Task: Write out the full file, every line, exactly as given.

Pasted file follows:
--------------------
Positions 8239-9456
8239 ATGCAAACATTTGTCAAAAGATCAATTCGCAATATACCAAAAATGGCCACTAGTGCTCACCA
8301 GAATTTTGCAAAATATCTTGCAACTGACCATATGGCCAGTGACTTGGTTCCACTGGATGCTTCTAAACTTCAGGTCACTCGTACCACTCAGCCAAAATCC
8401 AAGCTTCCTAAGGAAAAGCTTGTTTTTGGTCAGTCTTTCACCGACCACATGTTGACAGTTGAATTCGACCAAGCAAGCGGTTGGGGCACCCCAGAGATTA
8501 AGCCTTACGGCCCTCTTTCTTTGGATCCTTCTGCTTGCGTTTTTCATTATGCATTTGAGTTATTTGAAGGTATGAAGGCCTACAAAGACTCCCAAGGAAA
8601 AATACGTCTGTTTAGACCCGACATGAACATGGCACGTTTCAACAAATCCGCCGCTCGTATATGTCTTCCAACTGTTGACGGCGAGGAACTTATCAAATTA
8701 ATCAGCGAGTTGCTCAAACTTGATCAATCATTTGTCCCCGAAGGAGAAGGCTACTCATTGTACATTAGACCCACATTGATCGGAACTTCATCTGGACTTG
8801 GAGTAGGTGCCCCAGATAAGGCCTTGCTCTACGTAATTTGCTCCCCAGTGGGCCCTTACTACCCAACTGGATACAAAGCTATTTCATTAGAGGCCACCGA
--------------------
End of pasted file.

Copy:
Positions 8239-9456
8239 ATGCAAACATTTGTCAAAAGATCAATTCGCAATATACCAAAAATGGCCACTAGTGCTCACCA
8301 GAATTTTGCAAAATATCTTGCAACTGACCATATGGCCAGTGACTTGGTTCCACTGGATGCTTCTAAACTTCAGGTCACTCGTACCACTCAGCCAAAATCC
8401 AAGCTTCCTAAGGAAAAGCTTGTTTTTGGTCAGTCTTTCACCGACCACATGTTGACAGTTGAATTCGACCAAGCAAGCGGTTGGGGCACCCCAGAGATTA
8501 AGCCTTACGGCCCTCTTTCTTTGGATCCTTCTGCTTGCGTTTTTCATTATGCATTTGAGTTATTTGAAGGTATGAAGGCCTACAAAGACTCCCAAGGAAA
8601 AATACGTCTGTTTAGACCCGACATGAACATGGCACGTTTCAACAAATCCGCCGCTCGTATATGTCTTCCAACTGTTGACGGCGAGGAACTTATCAAATTA
8701 ATCAGCGAGTTGCTCAAACTTGATCAATCATTTGTCCCCGAAGGAGAAGGCTACTCATTGTACATTAGACCCACATTGATCGGAACTTCATCTGGACTTG
8801 GAGTAGGTGCCCCAGATAAGGCCTTGCTCTACGTAATTTGCTCCCCAGTGGGCCCTTACTACCCAACTGGATACAAAGCTATTTCATTAGAGGCCACCGA